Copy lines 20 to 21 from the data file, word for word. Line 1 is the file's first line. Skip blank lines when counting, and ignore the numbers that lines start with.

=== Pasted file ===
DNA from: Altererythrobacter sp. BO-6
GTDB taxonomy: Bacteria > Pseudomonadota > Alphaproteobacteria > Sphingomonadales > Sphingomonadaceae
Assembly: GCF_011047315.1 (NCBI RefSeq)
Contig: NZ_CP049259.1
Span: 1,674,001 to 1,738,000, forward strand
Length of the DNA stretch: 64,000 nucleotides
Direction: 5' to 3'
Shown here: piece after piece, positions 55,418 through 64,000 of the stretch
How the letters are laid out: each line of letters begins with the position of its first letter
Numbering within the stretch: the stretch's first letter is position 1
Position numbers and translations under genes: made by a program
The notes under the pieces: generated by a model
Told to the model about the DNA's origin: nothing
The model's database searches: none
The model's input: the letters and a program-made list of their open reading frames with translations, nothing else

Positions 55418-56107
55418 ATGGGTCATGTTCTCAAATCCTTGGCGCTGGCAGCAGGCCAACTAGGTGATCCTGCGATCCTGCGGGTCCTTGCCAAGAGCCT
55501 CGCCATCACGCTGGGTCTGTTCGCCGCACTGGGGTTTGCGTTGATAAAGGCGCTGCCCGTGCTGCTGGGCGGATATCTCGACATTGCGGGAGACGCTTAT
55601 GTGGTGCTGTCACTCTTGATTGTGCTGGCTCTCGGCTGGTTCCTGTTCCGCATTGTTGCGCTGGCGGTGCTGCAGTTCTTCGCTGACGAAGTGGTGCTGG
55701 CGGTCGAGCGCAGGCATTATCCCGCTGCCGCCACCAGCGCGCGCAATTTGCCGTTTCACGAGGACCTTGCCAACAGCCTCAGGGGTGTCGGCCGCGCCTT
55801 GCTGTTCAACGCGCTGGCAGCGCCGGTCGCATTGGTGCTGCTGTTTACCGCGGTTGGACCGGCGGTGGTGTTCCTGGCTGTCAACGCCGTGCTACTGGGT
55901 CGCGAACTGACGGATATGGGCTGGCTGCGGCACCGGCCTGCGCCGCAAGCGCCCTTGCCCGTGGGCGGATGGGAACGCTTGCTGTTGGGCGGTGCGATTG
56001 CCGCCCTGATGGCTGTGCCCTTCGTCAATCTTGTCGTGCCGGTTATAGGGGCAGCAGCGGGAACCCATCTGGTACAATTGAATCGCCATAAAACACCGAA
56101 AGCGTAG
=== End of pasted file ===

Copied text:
55701 CGGTCGAGCGCAGGCATTATCCCGCTGCCGCCACCAGCGCGCGCAATTTGCCGTTTCACGAGGACCTTGCCAACAGCCTCAGGGGTGTCGGCCGCGCCTT
55801 GCTGTTCAACGCGCTGGCAGCGCCGGTCGCATTGGTGCTGCTGTTTACCGCGGTTGGACCGGCGGTGGTGTTCCTGGCTGTCAACGCCGTGCTACTGGGT